Effective business communication is all about where, how, and when you communicate. To improve your communication abilities, try these seven suggestions.
Face-to-face communication, email, instant messaging, and work management tools are all forms of communication. To be most effective, follow communication principles and communicate about the appropriate subjects in the right places.
Because your company may have multiple communication methods, understanding which one to employ is critical. Which tool is most suited to your query or comment? Is real-time communication required, or might an asynchronous message suffice? If you’re unsure, consult with a team member or management about where you should send certain types of messages.
Effective teamwork is built on collaboration. You must practice open and honest communication in order to develop excellent team collaboration skills. This does not always imply always agreeing on everything; understanding how to disagree and work through differences is also an important component of collaboration.
Collaboration and communication abilities are a “chicken and egg” situation. You may foster successful cooperation by communicating effectively, but knowing how to collaborate is a prerequisite for effective communication.
Simply said, this means you’ll have to work on developing your teamwork and communication abilities over time. As you get better at working together as a team, you’ll get better at sharing facts and points of view at work. This open communication will make working together feel more natural.
Face-to-face communication is perhaps the most tried-and-true method of avoiding miscommunication. If your team is virtual, video conferencing can be used to communicate. Face-to-face communication is especially vital when you know the conversation will be difficult. Tone can be difficult to convey on paper, so let your team member see your facial expressions and body language.
If your team is dispersed or distant, interacting by phone call instead of video conference may be an option. Video conferencing fatigue is real, and it can make distant teams’ collaboration and communication especially tough. Talking on the phone takes some of the strain off of your eyes, but you can still hear your teammate’s voice and tone.
Communication is more than just what you say; it is also about how you express it. Make sure you’re not crossing your arms or sounding curt. Often, your body language has little to do with the scenario at hand—perhaps you’re fatigued or concerned about something in your personal life.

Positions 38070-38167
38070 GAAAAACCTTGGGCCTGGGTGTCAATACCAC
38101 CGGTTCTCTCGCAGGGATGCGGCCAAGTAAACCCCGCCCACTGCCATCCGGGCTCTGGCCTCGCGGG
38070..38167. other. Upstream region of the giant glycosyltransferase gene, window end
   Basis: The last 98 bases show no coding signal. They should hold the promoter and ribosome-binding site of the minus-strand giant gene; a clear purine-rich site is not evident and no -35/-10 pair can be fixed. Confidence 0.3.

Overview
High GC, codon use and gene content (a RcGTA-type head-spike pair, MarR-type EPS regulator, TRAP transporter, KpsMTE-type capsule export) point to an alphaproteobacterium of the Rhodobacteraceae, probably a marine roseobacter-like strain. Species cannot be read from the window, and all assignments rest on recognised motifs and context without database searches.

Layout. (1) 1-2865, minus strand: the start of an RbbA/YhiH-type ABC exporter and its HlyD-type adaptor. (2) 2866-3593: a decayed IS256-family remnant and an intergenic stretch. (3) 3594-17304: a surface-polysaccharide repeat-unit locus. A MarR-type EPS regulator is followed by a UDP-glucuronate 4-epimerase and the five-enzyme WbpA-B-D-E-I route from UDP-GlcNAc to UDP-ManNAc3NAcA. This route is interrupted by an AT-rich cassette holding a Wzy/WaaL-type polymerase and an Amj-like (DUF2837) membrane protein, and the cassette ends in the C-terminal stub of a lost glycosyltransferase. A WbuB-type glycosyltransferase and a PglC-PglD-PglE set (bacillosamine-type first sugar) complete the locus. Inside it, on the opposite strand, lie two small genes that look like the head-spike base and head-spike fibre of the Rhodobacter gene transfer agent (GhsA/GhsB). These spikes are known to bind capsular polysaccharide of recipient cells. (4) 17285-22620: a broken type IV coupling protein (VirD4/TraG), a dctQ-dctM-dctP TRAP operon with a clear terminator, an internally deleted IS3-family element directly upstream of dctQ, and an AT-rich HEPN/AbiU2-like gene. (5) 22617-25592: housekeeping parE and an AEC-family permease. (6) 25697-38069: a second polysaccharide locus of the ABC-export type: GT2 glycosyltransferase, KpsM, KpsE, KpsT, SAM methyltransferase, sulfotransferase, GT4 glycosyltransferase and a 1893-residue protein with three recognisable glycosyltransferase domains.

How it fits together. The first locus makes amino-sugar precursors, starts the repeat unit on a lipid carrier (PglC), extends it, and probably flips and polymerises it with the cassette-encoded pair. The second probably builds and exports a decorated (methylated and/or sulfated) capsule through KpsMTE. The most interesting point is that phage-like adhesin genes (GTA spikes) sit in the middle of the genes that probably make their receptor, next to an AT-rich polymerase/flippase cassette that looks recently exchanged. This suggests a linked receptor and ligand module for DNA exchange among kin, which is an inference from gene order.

However, your team colleagues, who may not be aware of the background, may interpret your actions as being angry or outraged about anything. Try to keep your body language and facial expressions calm, especially during hard conversations, so you don’t accidentally give anything away.
Listening is equally as crucial as talking when it comes to business communication. Being a collaborative team member entails listening to other people’s ideas rather than just putting your own out there.
Listening can be divided into two types: listening to respond and listening to understand. When you listen to respond, you’re more concerned with what you’re going to say next than with what the other person is saying. You risk missing important information or even repeating what the other person just said if you listen in this manner.
Instead, attempt to listen to understand—that is, listen to what the other person is saying without considering how you will respond. If you have an idea for something to say, write it down so you can return to listening to comprehend rather than attempting to recall what you want to say next.
Assume your manager provides you with live feedback during a small team meeting. That is a proven fact. You weren’t expecting the feedback, and you suspect your manager shared it with you rather than saving it for your 1:1 because they are dissatisfied with your job. This is a “story” since you have no means of knowing whether or not it is true.
Effective business communication is about who you talk to as much as what you say. Poor communication is common when you communicate with the wrong people or try to share knowledge in the wrong setting.
To avoid this, ensure that the appropriate people are present or receiving the message. If you’re not sure who that is, conduct an activity to identify any key project stakeholders that may be missing.